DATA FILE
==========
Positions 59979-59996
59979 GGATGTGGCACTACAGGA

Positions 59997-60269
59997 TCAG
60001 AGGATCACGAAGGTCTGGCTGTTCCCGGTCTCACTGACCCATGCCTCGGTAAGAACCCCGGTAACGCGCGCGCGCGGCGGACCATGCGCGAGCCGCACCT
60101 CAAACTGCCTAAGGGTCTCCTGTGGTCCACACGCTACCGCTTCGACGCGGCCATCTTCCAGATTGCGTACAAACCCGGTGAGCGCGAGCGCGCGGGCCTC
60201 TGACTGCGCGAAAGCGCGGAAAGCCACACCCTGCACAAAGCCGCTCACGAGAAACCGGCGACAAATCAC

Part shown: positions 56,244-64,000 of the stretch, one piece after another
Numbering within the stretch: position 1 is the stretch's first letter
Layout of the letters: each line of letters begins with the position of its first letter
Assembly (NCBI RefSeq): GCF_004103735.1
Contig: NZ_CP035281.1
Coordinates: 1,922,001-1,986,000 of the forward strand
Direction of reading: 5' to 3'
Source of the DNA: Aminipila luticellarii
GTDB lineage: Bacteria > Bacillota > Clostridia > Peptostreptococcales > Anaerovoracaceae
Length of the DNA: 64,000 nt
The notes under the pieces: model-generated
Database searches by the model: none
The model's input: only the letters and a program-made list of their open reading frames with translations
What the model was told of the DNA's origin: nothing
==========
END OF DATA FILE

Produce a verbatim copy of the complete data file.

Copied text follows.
Positions 59979-59996
59979 GGATGTGGCACTACAGGA

Positions 59997-60269
59997 TCAG
60001 AGGATCACGAAGGTCTGGCTGTTCCCGGTCTCACTGACCCATGCCTCGGTAAGAACCCCGGTAACGCGCGCGCGCGGCGGACCATGCGCGAGCCGCACCT
60101 CAAACTGCCTAAGGGTCTCCTGTGGTCCACACGCTACCGCTTCGACGCGGCCATCTTCCAGATTGCGTACAAACCCGGTGAGCGCGAGCGCGCGGGCCTC
60201 TGACTGCGCGAAAGCGCGGAAAGCCACACCCTGCACAAAGCCGCTCACGAGAAACCGGCGACAAATCAC

Part shown: positions 56,244-64,000 of the stretch, one piece after another
Numbering within the stretch: position 1 is the stretch's first letter
Layout of the letters: each line of letters begins with the position of its first letter
Assembly (NCBI RefSeq): GCF_004103735.1
Contig: NZ_CP035281.1
Coordinates: 1,922,001-1,986,000 of the forward strand
Direction of reading: 5' to 3'
Source of the DNA: Aminipila luticellarii
GTDB lineage: Bacteria > Bacillota > Clostridia > Peptostreptococcales > Anaerovoracaceae
Length of the DNA: 64,000 nt
The notes under the pieces: model-generated
Database searches by the model: none
The model's input: only the letters and a program-made list of their open reading frames with translations
What the model was told of the DNA's origin: nothing